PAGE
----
Stop Electronic Pickpocketing - Prevention Tips for Credit Cards, ID Cards
Many people are becoming concerned that thieves can steal money from credit cards and steal identity information from cards in pockets and in bags purses. Many of those nifty hi-tech plastic cards with in-built chips use radio frequency identification technology, or RFID.
Such tags, or labels are attached to various objects for identification, including plastic cards, consumer items, clothing and they can even be embedded in the body of human and animals. E-tags on freeways, implantable pet tags, and cattle tags use similar technology.
Two-way radio transmitter and receivers, referred to as readers or interrogators, send signals to the tag that transmits data back in response. This technology is the basis for PayPass and other Swipe and Pay credit card systems that need no physical contact to make a payment. Very convenient, but potentially very insecure.
The readers running RFID software receive vital ID information and process it.
The potential fraud issue via this process is bigger than thefts from credit cards as the chips are being fitted to Passports, some Drivers Licences, your employee ID and building access card.
Your identity may be at risk. What can you do about it?
Is this Fact or Fiction? How can you protect yourself? Learn more in this article.
How Does Radio-Frequency Identification Work and Why is it a Risk
There are generally three parts to a RFID system
- Transponder - the RFID tag or chip - that has been programmed with information to send back stored information.
- Antenna that transmits a scanning signal
- Transceiver with software to decode the data
The scanning antenna such as a credit card reader puts out radio-frequency signal over a relatively short range or distance. This radio signal does two things:
- It provides a way of interrogating and communicating with the RFID tag transponder
- It transmits a tiny amount of energy to the RFID tag so it can send back some ID information (for passive RFID tags that lack in-built batteries).
The scanning antennas are generally permanently attached in the form or a reader in the shop or an e-tag transmitter fixed to a bridge or other structure over the freeway.
But handheld antennas are also available and various portable computers and even iPads can be programmed to do the job.
When an RFID tag moves through the field emitted by the scanning antenna, it detects the coded activation signal.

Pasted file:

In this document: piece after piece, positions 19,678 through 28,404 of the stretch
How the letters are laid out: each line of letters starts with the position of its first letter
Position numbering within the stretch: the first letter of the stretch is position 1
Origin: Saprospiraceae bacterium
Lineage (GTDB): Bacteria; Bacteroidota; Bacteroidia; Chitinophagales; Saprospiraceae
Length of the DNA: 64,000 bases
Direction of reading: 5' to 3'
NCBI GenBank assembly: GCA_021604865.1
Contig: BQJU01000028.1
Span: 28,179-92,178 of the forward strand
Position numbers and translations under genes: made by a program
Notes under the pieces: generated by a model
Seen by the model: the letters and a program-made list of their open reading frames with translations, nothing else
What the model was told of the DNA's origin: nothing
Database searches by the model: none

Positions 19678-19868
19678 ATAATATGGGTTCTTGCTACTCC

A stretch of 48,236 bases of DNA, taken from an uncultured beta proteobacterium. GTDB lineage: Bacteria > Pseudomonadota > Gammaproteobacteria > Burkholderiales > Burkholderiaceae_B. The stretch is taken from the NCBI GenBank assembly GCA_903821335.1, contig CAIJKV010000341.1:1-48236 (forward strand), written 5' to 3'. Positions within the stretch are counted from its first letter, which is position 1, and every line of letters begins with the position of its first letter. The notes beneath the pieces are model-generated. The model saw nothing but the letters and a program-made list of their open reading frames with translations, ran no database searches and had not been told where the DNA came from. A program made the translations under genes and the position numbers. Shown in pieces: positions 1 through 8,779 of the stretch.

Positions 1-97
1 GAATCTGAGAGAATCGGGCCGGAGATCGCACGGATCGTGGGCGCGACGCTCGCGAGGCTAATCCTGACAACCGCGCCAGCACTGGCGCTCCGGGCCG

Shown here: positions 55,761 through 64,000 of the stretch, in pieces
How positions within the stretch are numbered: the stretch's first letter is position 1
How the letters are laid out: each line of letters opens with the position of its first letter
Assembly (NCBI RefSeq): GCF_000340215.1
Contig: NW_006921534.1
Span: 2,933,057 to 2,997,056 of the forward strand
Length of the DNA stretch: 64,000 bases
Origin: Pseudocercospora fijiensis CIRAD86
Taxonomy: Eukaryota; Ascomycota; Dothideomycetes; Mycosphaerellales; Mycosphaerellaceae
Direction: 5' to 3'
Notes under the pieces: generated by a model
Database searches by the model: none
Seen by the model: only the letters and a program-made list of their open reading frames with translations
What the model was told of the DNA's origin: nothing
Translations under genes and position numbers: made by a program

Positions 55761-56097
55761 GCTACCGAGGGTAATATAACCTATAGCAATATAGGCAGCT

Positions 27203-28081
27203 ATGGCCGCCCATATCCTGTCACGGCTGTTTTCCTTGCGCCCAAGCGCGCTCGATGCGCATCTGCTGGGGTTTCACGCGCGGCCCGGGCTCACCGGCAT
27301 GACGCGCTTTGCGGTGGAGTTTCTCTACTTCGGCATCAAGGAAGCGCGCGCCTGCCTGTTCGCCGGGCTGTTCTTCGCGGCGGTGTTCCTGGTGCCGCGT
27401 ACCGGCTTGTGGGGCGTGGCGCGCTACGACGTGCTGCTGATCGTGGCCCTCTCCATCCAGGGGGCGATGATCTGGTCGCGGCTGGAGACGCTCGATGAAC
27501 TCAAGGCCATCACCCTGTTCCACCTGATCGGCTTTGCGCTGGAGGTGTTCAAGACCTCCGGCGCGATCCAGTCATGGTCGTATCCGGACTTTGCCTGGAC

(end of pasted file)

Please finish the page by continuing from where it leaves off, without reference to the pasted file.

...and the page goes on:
This causes it to awaken, and it ingest the energy transmitted.
It then transmits the ID and other data stored in its microchip via radio signals that are received by the scanning antenna.
The read and response time is rapid (less than 100 milliseconds).
Are You Credit Cards and ID Cards Safe?
Conceivably a modern day pickpocket with a laptop or iPad and an antenna could sneak up to within a metre or so of you, and zap-n-go - lift the digital contents of the cards in your wallet or purse without you being aware of it.
People have been doing similar things with Wifi and smartphones for various scams.
Although there have been no reports of large-scale RFID based theft, various teams of researchers have proven that the concept is definitely feasible.
The makers of the RFID cards and the banks and credit card companies insist that the data are encrypted and safe.
Yet can you really afford to take the risk?
What can You Do to Protect your Credit and ID cards from Electronic Pickpocketing?
Essentially you need to block radio waves by installing some sort of shield.
Water and metal are effective.
Water is too hard and messy, and so that leaves a metal cage or sleeve.
Wrapping you cards in moderately thick aluminum foil ( more than 27 microns thick) can block RFID signals.
Various manufactures have started to market RFID protection devices
RFID Blocking Wallets and Card Protection Sleeves
Ready-made RFID protection sleeves and aluminium wallets are available that block RFID signals.
Various government agencies have recommended that these protection sleeve devices are used by their employees.
Improved Security Codes, Rolling Codes and Encryption
The card manufacturers are working feverishly to improve the security of their cards and tags to block ID theft.
Credit Card Switch
Various devices are being developed to block instant access to the ID information.
One such device is to install a virtual switch on the card itself that turns the card on or off when part of the card is held.
This solution is easy to implement, has been trialled and is inexpensive to incorporate into manufacturing of the cards.
There is minimal disruption for the user and it also block inadvertent swipes and pays at various outlets from innocent passers-by. These devices are under being patented and developed.
© 2013 Dr. John Anderson
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